Someone named Amanda Marcotte wrote a blog post at Slate saying: (1) we should not care about whom the College of Cardinals chooses at a papal conclave to be the next Pope; and (2) the next pope will continue the "war" on women and gay people. I am pretty sure that war is used in the figurative sense as I feel like we would have heard about a literal war on women and gay people before now.
It is not really clear whether Ms. Marcotte has some special knowledge into the election of the next Pope. It is not even clear whether Ms. Marcotte is Roman Catholic. I suspect she is not given that she thinks that the message the Pope brings to the world is that "God has it out for gays and women." I've been going to Mass regularly my whole life and I cannot say I have ever heard that message (although I will admit that I have dozed off during some homilies).
If the Catholic Church is at war with women and gay people, it is a pretty strange war. With respect to women it would seem the war consists entirely of the position that women can't be priests. That doesn't seem like much of a limitation to me. After all, the most famous Catholic person of our lifetime is probably Mother Teresa. One might say John Paul II but Mother Teresa was famous long before him. To characterize the Catholic Church as being at "war" with women also overlooks that for the vast majority of its history, the Church was more open-minded about the role of women in the Church than any country was about the role of women in society. This isn't to say that the Catholic Church is still leading the way on the role of women—it isn't. But if one is going to criticize the Church's position, it seems to me that one has to acknowledge that it is only in the last 40 years or so that the Church fell behind society in its treatment of women.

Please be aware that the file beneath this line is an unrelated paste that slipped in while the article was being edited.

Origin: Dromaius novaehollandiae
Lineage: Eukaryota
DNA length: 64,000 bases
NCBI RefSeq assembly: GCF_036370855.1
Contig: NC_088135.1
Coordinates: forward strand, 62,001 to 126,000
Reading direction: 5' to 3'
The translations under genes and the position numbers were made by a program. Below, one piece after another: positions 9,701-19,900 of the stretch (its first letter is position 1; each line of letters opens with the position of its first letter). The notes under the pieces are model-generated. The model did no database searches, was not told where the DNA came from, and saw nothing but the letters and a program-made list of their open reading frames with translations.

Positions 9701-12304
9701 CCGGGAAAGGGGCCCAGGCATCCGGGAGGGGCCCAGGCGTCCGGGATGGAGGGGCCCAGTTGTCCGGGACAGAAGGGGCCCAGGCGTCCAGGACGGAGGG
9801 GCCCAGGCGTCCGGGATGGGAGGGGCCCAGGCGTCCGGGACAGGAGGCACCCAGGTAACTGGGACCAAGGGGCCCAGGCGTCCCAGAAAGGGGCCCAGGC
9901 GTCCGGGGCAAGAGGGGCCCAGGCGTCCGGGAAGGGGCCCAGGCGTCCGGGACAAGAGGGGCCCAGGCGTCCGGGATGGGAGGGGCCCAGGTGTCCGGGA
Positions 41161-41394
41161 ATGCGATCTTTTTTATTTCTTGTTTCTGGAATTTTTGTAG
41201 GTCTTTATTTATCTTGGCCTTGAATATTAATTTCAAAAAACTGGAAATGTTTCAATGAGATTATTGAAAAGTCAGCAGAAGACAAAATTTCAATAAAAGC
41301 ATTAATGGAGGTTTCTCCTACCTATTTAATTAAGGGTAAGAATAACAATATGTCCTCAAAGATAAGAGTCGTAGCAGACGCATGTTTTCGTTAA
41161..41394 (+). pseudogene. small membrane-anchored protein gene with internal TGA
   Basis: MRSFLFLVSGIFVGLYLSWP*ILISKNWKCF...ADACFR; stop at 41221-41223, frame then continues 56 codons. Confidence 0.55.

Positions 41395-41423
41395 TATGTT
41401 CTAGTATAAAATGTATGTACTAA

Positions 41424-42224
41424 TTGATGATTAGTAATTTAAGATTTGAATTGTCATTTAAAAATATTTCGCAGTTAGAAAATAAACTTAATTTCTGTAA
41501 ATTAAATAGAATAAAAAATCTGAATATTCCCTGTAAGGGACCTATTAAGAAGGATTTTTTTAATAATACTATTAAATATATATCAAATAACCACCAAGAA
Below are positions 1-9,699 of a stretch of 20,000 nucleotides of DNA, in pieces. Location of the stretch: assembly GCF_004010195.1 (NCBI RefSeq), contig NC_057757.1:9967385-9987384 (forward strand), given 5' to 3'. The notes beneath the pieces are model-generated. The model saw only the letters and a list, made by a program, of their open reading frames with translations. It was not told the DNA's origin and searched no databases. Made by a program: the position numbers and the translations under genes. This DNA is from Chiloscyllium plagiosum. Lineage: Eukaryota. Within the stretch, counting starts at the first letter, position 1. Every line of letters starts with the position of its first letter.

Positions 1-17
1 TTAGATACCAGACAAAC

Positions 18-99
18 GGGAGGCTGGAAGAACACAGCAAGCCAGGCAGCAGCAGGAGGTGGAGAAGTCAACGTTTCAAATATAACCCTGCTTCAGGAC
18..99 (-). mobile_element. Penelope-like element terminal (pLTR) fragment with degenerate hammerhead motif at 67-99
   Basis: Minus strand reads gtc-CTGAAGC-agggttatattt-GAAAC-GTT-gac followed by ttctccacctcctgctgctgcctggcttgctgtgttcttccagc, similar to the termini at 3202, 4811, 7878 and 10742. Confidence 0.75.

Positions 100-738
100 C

Regarding homosexuals, it is true that the Catholic Church (like virtually every other religious denomination) does not condone same-sex marriage. However, the Catholic Church's teaching on homosexuality says that gay people "must be accepted with respect, compassion, and sensitivity." The Church also teaches that "Every sign of unjust discrimination" towards gay people "should be avoided." These statements can only be interpreted as having it "out for gays" on Bizzaro World.
Finally, as for Ms. Marcotte's "knowing" that the next Pope will not do anything to change the Catholic Church's position on women or gay people. In 1958 no one thought that the College of Cardinals would elect a pope who would change the Catholic Church's position on mass in the vernacular, the role of the lay people in the Catholic Church, or confess—on behalf of the church—to the sin of anti-semitism. However, the Pope they elected did exactly that. No one knows how the next Pope will treat these issues. The late Raymond Lucker, Bishop of New Ulm —in addition to supporting the ordination of women—wrote a book that discussed the many ways the church has changed its thinking on issues that, at the time, seemed like immutable positions. Maybe Ms. Marcotte should give it a look.